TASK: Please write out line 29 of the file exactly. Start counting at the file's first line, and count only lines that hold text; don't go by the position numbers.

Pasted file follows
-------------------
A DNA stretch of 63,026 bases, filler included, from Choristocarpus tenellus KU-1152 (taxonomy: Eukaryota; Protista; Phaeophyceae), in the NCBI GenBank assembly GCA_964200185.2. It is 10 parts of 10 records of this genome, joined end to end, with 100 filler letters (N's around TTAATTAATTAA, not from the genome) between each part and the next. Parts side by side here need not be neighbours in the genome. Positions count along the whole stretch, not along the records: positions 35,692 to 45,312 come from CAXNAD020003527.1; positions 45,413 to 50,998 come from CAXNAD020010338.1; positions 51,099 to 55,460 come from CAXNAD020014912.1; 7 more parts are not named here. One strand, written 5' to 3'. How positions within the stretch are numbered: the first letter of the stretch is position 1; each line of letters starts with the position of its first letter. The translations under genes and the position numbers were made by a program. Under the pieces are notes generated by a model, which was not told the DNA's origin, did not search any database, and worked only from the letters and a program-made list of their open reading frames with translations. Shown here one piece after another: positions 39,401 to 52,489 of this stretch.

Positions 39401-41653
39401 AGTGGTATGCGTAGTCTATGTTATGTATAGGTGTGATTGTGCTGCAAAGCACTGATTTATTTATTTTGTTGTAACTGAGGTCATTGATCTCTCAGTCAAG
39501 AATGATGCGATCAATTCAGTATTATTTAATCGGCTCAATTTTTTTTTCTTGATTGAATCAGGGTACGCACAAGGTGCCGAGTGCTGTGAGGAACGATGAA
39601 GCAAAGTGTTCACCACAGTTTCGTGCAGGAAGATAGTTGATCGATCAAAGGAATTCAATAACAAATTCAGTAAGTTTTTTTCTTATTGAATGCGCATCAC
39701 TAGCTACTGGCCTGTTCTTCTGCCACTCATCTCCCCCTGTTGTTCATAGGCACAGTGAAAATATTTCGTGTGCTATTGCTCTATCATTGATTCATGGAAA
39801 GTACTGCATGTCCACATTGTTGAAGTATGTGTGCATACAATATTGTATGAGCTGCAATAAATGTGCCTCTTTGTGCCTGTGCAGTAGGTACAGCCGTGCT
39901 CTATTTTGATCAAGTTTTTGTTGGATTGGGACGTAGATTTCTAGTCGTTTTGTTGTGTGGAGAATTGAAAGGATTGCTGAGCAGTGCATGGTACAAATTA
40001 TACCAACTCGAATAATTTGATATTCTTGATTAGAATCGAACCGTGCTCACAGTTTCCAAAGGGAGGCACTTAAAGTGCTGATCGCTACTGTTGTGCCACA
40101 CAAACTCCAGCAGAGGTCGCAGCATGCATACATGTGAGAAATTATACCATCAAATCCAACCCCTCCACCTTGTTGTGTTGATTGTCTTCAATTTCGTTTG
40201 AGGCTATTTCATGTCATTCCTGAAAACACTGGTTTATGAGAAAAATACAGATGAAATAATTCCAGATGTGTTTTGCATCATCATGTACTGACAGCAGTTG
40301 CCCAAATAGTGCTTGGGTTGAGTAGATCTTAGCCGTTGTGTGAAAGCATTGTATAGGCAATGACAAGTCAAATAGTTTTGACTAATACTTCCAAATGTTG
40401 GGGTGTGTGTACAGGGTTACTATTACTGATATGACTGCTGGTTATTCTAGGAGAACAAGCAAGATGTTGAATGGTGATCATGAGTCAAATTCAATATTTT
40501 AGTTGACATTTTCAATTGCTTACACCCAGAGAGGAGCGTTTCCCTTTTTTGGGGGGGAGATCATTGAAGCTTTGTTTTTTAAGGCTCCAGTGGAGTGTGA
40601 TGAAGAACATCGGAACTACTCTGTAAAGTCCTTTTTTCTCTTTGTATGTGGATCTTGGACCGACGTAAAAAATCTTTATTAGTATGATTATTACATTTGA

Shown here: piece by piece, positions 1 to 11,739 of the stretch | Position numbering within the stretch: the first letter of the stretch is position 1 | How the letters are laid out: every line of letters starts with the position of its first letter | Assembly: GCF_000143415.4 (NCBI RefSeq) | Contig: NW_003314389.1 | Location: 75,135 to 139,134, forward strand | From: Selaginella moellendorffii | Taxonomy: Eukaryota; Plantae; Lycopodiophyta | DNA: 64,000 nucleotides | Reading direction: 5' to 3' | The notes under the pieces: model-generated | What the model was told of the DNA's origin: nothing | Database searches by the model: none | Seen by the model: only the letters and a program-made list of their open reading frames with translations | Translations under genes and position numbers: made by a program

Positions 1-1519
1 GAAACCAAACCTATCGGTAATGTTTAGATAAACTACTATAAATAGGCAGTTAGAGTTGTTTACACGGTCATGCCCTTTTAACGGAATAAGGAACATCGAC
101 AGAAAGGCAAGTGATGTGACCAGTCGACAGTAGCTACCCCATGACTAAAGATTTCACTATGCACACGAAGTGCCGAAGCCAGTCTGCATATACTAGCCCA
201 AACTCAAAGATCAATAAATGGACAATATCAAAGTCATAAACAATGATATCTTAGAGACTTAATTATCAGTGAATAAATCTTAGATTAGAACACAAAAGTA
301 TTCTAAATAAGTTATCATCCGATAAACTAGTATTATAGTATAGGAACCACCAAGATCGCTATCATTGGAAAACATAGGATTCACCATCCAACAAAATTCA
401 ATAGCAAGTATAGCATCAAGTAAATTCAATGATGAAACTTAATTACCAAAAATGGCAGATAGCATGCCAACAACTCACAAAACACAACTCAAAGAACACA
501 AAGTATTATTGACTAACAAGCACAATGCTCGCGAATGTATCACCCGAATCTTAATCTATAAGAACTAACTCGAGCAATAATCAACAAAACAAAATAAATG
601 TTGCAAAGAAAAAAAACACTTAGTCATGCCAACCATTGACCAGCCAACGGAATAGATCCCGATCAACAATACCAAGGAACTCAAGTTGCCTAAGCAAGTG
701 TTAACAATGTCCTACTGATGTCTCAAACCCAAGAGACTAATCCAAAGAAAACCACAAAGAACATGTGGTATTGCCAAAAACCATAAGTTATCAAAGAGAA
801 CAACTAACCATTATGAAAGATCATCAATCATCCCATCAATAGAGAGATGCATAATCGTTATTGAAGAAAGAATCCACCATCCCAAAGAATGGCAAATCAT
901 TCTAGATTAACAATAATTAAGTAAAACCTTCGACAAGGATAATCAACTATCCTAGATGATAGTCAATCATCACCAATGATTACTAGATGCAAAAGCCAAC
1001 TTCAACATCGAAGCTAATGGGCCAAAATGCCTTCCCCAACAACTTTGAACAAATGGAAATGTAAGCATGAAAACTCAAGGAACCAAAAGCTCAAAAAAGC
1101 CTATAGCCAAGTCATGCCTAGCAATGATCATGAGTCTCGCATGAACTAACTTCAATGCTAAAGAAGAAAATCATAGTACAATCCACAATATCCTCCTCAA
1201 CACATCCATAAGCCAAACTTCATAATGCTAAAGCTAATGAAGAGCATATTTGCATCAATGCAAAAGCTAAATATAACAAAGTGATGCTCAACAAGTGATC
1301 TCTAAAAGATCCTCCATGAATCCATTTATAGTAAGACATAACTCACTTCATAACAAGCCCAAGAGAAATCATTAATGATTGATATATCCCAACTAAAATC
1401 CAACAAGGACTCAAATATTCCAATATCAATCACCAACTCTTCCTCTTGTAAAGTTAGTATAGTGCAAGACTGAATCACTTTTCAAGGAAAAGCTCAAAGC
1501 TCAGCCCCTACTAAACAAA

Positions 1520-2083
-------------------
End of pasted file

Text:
1101 CTATAGCCAAGTCATGCCTAGCAATGATCATGAGTCTCGCATGAACTAACTTCAATGCTAAAGAAGAAAATCATAGTACAATCCACAATATCCTCCTCAA